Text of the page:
Second largest kidney swap in history includes Emory Transplant Center
Woodruff Health Sciences Center | June 27, 2013
A former pastor received the gift of life, thanks to a generous donation from one of his church members. But Gainesville pastor Troy Milford didn't receive his kidney from parishioner and friend Robert Poole; Milford received it from a donor in New Jersey. And Poole's donated kidney went to an anonymous recipient in Texas.
The two Georgia men are part of the world's second largest kidney swap in history, and the largest kidney swap to be concluded in less than 40 days. Named "Chain 221" by the National Kidney Registry, the chain involved 56 participants, which facilitated 28 transplants in 19 transplant centers across the U.S., including the Emory Transplant Center. A Good Samaritan donor, also known as an altruistic donor, initiated Chain 221 in Memphis, Tenn., on April 30, 2013, and the chain ended just five weeks later, on June 5, in Cleveland, Ohio.
According to the National Kidney Registry, this chain illustrates the enormous progress that's been made to shorten set-up times for large swaps, reducing the time patients must wait for a kidney transplant. Large swaps like these also increase the ability to find matches for highly sensitized patients who are extremely hard to match.
|Kidney recipient Troy Milford, Emory transplant surgeon Dr. Nicole Turgeon and kidney donor Robert Poole.|
For 10 years, Milford, a former pastor who also owns a poultry and cattle farm, had been battling polycystic kidney disease, a genetic disorder characterized by the growth of numerous cysts in the kidneys. He began dialysis in 2009 and was placed on the kidney transplant wait list in 2010. Several of Milford's family members were tested in hopes of donating their kidney to him, but they were not matches.
Milford's friend, Poole was then tested, but he wasn't a match either. That's when Poole learned about the Kidney Paired Donor Exchange Program at Emory University Hospital.
"Emory began its Kidney Paired Donor Exchange Program in 2010, and we have been participating in the National Kidney Registry since 2012," says Nicole Turgeon, MD, associate professor of surgery, Emory University School of Medicine and surgical director of the Paired Donor Exchange Program. "Paired donor exchange gives patients an opportunity to receive a living donor kidney transplant from a loved one or friend, despite incompatible blood types and positive crossmatches. In paired donation, a donor and recipient are matched with another incompatible donor and recipient pair, and the kidneys are exchanged between the pairs. This was the case with Mr. Poole and Mr. Milford, and the basis of how Chain 221 worked."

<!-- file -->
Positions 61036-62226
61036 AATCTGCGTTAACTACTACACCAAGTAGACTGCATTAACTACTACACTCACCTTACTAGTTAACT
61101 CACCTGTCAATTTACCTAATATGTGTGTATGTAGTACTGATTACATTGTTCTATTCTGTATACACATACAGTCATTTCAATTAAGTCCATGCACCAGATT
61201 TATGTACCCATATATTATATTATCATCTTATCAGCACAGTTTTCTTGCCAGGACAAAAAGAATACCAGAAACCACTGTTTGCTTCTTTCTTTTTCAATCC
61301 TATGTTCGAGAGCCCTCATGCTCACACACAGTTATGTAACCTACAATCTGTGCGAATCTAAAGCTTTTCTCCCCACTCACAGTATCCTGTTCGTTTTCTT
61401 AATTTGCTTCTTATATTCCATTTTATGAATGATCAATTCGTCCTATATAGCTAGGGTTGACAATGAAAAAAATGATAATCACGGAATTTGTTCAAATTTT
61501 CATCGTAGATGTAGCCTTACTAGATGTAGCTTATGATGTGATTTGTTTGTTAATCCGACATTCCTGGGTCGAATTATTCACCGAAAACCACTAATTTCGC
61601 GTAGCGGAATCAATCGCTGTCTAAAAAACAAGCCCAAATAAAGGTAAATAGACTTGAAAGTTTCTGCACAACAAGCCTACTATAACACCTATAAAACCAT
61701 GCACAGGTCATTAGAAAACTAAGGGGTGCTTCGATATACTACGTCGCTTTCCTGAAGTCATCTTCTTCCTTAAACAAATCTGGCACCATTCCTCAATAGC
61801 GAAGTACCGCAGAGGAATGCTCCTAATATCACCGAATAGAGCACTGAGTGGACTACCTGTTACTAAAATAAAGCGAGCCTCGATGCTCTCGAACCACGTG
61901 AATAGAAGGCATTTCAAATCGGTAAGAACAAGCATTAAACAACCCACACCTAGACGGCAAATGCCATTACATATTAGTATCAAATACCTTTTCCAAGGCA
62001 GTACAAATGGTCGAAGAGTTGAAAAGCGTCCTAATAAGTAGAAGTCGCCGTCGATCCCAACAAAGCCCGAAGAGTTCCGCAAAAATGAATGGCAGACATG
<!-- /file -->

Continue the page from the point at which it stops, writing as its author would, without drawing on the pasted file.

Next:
Named “Chain 221” by the National Kidney Registry, the chain involved 56 participants, which facilitated 28 transplants in 19 transplant centers across the U.S., including the Emory Transplant Center. See an interactive map showing the 19 institutions involved.
Both Milford and Poole had surgery on the same day, April 30, at Emory University Hospital. That day Milford received his new kidney, while Poole donated his kidney to another person half way across the country, also in need of the new organ. Both men are doing well after their surgeries.
"Words can't say how it made me feel that Robert, who's not even related to me, would do this for me," says kidney recipient Milford. "I am one of 28 people who has a new kidney, and a new outlook on life, thanks to this swap. That's what God can do. He can work miracles."
|Kidney recipient Troy Milford and kidney donor Robert Poole.|
"Troy is a good friend and special person," says Poole, who manages a golf course in Canton. "He was too proud to ask for help, even when he was sick, so I am really happy I could assist."
"Emory is excited to be a part of the second largest kidney swap in history," says Turgeon. "Mr. Poole and Mr. Milford had two previous offers in chains that were cancelled. We are happy this swap went to successful completion with 28 people donating kidneys and 28 people receiving kidney transplants."
According to Turgeon, there are currently over 100,000 people on the kidney transplant waiting list. The discrepancy between the number of organs available and the number of people on the waiting list continues to grow. "Ultimately we want to bring awareness to living and deceased donation with this story," Turgeon explains.
Since the Kidney Paired Donor Exchange Program began at Emory, the hospital's surgeons have performed 27 kidney transplants.
The Emory Transplant Center is the state's largest transplant center performing the highest volume of kidney transplants in Georgia. In 1966, Emory performed the first Georgia kidney transplant. To date, the Emory Transplant Center has performed over 4,300 kidney transplants, with 247 kidney transplants performed in 2012.